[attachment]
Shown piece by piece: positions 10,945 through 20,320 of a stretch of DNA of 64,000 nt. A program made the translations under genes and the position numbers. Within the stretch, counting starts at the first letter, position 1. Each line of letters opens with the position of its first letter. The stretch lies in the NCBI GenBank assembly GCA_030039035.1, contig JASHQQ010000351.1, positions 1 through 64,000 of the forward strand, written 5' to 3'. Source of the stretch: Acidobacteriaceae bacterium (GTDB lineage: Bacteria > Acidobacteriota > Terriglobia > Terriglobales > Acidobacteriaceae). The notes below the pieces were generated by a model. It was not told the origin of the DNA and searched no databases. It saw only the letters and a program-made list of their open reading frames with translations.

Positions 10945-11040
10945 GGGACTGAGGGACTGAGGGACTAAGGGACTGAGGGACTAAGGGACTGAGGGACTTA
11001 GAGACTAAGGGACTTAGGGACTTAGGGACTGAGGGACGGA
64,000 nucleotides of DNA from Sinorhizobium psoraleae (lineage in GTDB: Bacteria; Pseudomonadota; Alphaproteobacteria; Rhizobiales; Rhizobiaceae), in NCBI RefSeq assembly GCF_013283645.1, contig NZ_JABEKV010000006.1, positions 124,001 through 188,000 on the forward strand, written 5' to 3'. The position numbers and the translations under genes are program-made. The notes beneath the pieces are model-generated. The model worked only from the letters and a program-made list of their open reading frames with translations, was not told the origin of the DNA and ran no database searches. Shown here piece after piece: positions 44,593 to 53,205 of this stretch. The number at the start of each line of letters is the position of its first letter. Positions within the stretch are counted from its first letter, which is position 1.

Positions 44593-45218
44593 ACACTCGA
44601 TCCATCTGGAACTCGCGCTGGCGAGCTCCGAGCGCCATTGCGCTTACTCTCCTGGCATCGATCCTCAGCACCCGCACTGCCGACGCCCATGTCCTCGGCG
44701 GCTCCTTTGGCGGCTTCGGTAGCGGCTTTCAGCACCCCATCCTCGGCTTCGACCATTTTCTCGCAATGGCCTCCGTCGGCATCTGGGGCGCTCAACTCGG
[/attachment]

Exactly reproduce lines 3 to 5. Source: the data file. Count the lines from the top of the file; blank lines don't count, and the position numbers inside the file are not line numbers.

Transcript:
10945 GGGACTGAGGGACTGAGGGACTAAGGGACTGAGGGACTAAGGGACTGAGGGACTTA
11001 GAGACTAAGGGACTTAGGGACTTAGGGACTGAGGGACGGA
64,000 nucleotides of DNA from Sinorhizobium psoraleae (lineage in GTDB: Bacteria; Pseudomonadota; Alphaproteobacteria; Rhizobiales; Rhizobiaceae), in NCBI RefSeq assembly GCF_013283645.1, contig NZ_JABEKV010000006.1, positions 124,001 through 188,000 on the forward strand, written 5' to 3'. The position numbers and the translations under genes are program-made. The notes beneath the pieces are model-generated. The model worked only from the letters and a program-made list of their open reading frames with translations, was not told the origin of the DNA and ran no database searches. Shown here piece after piece: positions 44,593 to 53,205 of this stretch. The number at the start of each line of letters is the position of its first letter. Positions within the stretch are counted from its first letter, which is position 1.